Finally, and most notably, House Bill 1207 establishes a bare metal defense for product defendants stating, “a product liability defendant in an asbestos action may not be liable from a later-added asbestos-containing product made or sold by a third party.” The addition of this defense will prove significantly impactful to the number of product defendants whose products never contained asbestos and were only altered after purchase. House Bill 1207 went into effect on August 1, 2021 and will apply to all asbestos actions filed on or after that date.
Similarly, on April 15, 2021, West Virginia Governor Jim Justice signed into law HB 2495 which establishes the Asbestos and Silica Claims Priorities Act, § 55-7G-4 of the Code of West Virginia, aimed at preventing over-naming of defendants. Notably, West Virginia has one of the highest average number of defendants named on asbestos complaints. The Act requires asbestos plaintiffs to file a sworn information form within 60 days of the filing of a complaint that provides the evidentiary basis and supporting documentation for each claim including but not limited to: locations of alleged exposures, names/brands of products to which exposures are alleged, exposure dates, and frequency of exposure. Importantly, the Act mandates that a court shall dismiss plaintiff’s claims “as to any defendant whose product or premises is not identified in the required disclosures.” The Act became effective on June 29, 2021 and stands to impact asbestos and silica claims filed after the effective date. The passage of this bill is increasingly important in light of the backlog of cases pending in Kanawha County, W.Va. With this bill, defendants are hopeful that the number of new claims filed will decrease and the backlog dockets will be addressed at a faster pace.
Finally, on April 30, 2021, Tennessee Governor, Bill Lee, signed Senate Bill 873 into law. Senate Bill 873 provides that a plaintiff in an asbestos action, alleging either a nonmalignant or malignant impairment, is required to file an affidavit providing evidence for each claim, against each defendant, within 30 days of filing the complaint. The bill requires that the affidavit contain among other things, the occupation, smoking history, work history of the injured party or of the party through which the injured party was allegedly exposed to asbestos and the relation of that person, each asbestos-containing product to which the injured party was exposed, and each location at which the exposure took place. The affidavit must also include the specific location and manner of each exposure, first and last date of exposure, frequency of exposure, the manufacturer or seller of the asbestos product, the specific disease claimed to exist and supporting documentation to establish the basis for each claim. Like the North Dakota and West Virginia bills, the Tennessee Bill also imposes a continuing duty to supplement.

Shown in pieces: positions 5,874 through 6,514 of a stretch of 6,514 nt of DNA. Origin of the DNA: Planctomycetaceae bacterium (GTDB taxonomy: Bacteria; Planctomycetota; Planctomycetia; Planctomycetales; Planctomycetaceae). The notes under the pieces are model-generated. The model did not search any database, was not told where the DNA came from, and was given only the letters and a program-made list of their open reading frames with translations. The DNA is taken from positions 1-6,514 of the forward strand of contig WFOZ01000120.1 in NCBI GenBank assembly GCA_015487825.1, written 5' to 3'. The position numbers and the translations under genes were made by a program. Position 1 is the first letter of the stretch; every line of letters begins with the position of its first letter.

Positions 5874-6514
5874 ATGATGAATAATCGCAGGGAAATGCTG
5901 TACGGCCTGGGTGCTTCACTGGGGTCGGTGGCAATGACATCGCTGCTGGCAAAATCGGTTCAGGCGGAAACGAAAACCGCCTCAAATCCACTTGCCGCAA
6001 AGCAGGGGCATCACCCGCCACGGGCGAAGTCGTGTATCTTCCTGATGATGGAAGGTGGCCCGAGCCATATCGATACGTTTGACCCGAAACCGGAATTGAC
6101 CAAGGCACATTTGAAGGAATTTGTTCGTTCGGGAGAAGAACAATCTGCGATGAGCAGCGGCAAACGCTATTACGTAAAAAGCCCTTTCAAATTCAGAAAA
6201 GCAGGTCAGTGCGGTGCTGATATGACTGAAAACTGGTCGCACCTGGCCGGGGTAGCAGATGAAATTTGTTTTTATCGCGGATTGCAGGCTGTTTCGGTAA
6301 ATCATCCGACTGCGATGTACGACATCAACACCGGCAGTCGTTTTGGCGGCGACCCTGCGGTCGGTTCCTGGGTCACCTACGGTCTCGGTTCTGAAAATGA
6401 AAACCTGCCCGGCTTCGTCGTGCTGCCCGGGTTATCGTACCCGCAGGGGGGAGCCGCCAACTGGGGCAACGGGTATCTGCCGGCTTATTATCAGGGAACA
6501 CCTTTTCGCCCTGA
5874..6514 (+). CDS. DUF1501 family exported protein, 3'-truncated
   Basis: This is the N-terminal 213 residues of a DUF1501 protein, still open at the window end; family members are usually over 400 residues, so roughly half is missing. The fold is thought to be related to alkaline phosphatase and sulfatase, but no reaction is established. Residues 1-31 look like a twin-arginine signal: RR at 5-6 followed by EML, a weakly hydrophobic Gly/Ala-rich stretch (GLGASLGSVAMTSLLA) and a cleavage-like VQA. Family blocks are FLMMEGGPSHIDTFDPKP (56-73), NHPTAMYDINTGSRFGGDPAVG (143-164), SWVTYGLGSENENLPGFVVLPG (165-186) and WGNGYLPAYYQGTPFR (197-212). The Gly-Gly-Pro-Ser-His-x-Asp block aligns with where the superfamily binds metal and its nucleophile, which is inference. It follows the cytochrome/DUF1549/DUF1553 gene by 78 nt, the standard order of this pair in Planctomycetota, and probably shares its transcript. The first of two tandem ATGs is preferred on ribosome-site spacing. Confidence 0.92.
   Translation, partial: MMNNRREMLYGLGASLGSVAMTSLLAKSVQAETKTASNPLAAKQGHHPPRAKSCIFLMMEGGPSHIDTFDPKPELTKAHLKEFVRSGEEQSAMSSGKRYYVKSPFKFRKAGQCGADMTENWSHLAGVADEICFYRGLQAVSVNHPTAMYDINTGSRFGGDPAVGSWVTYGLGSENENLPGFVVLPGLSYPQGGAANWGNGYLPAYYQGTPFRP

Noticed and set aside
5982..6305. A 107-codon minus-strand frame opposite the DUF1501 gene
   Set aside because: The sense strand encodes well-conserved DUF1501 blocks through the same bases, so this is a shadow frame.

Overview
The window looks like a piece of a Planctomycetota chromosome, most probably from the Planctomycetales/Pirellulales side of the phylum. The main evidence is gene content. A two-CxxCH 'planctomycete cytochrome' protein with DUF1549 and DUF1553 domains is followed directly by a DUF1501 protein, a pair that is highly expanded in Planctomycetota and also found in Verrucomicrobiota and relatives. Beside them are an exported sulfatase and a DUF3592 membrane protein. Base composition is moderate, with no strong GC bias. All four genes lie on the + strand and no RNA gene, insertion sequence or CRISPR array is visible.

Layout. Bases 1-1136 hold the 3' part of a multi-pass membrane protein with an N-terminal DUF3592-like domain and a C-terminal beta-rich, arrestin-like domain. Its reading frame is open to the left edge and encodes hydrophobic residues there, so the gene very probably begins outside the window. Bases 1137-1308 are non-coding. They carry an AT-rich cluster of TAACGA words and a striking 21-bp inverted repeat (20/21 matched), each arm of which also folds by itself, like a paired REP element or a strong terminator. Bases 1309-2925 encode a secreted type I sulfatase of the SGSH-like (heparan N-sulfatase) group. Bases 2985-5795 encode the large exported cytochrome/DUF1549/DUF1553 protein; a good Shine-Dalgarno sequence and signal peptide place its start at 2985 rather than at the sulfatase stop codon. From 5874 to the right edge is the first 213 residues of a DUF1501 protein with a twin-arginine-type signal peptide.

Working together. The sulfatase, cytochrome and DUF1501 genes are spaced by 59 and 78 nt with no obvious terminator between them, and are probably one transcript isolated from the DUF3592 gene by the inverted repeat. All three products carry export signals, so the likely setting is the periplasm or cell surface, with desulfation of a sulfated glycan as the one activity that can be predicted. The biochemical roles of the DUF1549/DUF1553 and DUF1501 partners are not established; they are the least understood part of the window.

This new wave of legislation to prohibit the over-naming of defendants instills optimism that legislators are growing weary of seeing unverified claims clogging up court dockets and in return, projecting greater suspicion on the meritorious claims, something those in the defense arena have been highlighting for a number of years. Defendants can only hope that other states with similar runaway asbestos dockets begin to follow the examples of Iowa, North Dakota, Tennessee and West Virginia.